Kootnai Canyon Hike, 2011
From left: Deborah Nycz, Ting Wang, Dr. Jared Helm, Dr. Jesse Hay (with children Henry and Clara), Dr. Meg Trahey, Nandhakumar Thayanidhi
Dr. Jesse C. Hay
Dr. Jared Helm
Dr. Jared Helm finished his PhD degree in Biochemistry from the University of Iowa in 2007 before joining the Hay lab as a postdoctoral researcher in the summer of 2008. Dr. Helm recently received a prestigious 3-year NRSA postdoctoral fellowship. His research projects include the mechanism of alpha-synuclein toxicity in the secretory pathway (see Thayanidhi et al. 2010), as well as the role of luminal calcium and the calcium sensor ALG-2 in pre-Golgi membrane tethering and fusion.
Nandhakumar Thayanidhi completed his B.tech in Biotechnology at Sathyabama University, India in 2006. He joined the Hay lab in 2008 and is currently a PhD candidate in the Integrative Microbiology and Biochemistry PhD program. Mr. Thayanidhi discovered a role for alpha-synuclein as an inhibitor of ER-to-Golgi transport in mammalian cells (see Thayanidhi et al. 2010). His current research focuses on dissecting the SNARE and potential non-SNARE functions of neuronal SNARE, ykt6 (Thayanidhi et al., 2012).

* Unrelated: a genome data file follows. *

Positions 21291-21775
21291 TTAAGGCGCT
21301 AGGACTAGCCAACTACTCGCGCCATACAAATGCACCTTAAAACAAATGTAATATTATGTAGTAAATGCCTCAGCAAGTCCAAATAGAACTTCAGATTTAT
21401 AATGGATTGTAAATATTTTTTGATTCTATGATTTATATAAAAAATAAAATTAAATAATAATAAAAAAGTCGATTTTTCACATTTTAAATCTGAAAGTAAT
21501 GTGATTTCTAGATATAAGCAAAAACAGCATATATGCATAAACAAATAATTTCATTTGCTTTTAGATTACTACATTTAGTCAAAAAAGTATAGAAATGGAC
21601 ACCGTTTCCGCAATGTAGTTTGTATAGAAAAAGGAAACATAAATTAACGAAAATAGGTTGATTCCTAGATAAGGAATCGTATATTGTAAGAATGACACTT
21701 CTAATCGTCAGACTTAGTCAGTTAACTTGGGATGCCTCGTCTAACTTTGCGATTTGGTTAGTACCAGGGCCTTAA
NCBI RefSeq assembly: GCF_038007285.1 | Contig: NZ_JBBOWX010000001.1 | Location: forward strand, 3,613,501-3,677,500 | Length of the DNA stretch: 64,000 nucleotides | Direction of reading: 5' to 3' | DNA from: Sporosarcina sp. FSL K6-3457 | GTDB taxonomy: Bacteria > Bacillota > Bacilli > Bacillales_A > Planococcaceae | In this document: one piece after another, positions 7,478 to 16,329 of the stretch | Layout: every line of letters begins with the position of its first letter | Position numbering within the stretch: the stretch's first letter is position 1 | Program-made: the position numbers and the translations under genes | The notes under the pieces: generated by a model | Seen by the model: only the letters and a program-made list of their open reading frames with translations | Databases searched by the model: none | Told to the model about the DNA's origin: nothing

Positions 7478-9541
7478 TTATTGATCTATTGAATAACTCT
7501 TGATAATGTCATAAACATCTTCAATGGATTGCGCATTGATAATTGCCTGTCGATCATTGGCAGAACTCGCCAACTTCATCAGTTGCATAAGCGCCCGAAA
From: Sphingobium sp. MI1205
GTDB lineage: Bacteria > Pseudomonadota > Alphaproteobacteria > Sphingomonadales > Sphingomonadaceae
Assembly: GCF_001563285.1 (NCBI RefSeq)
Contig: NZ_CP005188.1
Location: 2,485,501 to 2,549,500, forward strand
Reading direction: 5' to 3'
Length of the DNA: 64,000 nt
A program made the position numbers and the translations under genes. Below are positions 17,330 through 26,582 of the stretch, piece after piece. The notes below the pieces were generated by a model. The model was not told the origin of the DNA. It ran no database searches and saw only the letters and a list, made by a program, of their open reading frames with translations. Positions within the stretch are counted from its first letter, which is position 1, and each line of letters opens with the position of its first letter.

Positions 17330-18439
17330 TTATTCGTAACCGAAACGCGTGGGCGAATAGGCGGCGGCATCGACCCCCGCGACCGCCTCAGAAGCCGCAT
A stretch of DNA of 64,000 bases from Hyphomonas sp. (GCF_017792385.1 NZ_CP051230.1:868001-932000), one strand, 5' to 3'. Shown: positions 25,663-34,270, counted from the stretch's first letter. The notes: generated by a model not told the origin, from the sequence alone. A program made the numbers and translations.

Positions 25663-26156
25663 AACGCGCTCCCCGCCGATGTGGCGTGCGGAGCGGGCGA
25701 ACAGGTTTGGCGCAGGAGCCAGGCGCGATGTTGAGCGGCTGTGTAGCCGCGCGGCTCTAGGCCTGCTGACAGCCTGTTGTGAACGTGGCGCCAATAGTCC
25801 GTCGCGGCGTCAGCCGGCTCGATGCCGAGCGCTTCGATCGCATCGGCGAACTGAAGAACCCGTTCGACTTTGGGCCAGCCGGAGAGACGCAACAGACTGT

Dr. Meg Trahey
Dr. Meg Trahey received her PhD from Stanford University in 1990, and has held numerous research positions in industry and academia. She received an NIH diversity postdoctoral fellowship to begin work in the Hay lab in 2008, where her main focus has been on interactions between viruses and early secretory pathway components such as coats (see Trahey and Hay, 2010). Claim to fame: she was the first scientist to detect GTPase activating protein (GAP) activity and identified Ras-GAP (Trahey and McCormick 1998, Trahey et al 1988).
Ting Wang completed her B. T. degree in Biotechnology at the China Pharmaceutical University in 2007. She joined the Hay lab in 2008 and is currently a PhD candidate in the Integrative Microbiology and Biochemistry PhD program. Her project is to understand the functions and mechanisms of p115-SNARE interactions in pre-Golgi membrane tethering and fusion.